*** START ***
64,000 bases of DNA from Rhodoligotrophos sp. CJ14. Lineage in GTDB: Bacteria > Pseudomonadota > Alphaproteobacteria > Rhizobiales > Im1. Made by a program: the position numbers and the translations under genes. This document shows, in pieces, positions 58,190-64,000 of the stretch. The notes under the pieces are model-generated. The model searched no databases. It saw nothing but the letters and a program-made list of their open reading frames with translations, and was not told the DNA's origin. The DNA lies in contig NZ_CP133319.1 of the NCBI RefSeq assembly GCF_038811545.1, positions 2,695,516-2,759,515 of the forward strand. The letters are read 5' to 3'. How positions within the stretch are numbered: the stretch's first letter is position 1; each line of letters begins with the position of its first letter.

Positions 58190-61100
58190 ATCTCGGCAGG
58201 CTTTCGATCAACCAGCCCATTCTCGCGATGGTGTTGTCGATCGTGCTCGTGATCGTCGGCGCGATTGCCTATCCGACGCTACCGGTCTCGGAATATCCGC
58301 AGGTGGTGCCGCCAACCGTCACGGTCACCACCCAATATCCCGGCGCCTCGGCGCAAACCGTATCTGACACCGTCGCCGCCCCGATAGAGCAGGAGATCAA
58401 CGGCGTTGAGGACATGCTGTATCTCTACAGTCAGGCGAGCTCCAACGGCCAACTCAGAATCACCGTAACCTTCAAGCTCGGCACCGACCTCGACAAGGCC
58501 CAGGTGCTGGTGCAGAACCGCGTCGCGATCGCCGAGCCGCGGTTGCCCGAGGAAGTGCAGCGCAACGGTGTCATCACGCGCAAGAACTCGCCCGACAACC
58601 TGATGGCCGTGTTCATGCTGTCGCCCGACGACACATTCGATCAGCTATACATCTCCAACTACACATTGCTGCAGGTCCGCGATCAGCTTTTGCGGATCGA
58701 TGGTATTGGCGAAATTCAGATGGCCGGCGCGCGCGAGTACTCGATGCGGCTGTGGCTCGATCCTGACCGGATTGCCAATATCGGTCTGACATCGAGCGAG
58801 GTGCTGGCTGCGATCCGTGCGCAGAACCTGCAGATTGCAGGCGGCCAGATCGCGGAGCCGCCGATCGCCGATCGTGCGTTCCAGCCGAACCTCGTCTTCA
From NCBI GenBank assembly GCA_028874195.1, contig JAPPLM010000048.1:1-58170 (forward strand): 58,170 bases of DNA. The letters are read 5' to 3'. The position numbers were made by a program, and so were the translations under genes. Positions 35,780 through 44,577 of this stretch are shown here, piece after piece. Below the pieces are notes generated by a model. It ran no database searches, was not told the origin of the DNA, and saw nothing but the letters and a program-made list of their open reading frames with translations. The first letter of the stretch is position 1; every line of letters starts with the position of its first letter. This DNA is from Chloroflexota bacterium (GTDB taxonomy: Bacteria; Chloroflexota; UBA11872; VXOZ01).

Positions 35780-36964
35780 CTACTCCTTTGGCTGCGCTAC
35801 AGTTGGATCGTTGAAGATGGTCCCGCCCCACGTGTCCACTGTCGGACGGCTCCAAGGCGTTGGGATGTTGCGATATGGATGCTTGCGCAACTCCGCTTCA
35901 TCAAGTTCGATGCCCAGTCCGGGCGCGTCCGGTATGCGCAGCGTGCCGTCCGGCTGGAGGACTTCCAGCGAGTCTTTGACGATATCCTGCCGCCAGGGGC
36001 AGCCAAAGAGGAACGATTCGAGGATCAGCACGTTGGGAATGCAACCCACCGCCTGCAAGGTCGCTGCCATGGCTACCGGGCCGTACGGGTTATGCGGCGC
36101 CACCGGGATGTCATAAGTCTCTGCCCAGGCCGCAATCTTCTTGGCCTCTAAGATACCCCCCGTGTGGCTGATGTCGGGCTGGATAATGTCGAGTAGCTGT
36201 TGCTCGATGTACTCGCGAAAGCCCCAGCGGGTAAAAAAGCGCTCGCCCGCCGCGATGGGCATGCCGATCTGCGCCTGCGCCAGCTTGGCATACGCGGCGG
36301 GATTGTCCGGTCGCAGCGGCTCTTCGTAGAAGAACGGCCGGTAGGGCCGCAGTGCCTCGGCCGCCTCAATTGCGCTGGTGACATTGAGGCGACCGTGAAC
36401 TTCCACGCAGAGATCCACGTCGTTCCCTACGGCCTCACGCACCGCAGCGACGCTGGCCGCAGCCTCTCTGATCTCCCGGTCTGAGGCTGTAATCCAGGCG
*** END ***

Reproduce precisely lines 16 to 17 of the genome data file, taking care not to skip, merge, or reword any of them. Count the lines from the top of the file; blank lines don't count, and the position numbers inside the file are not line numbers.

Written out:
36001 AGCCAAAGAGGAACGATTCGAGGATCAGCACGTTGGGAATGCAACCCACCGCCTGCAAGGTCGCTGCCATGGCTACCGGGCCGTACGGGTTATGCGGCGC
36101 CACCGGGATGTCATAAGTCTCTGCCCAGGCCGCAATCTTCTTGGCCTCTAAGATACCCCCCGTGTGGCTGATGTCGGGCTGGATAATGTCGAGTAGCTGT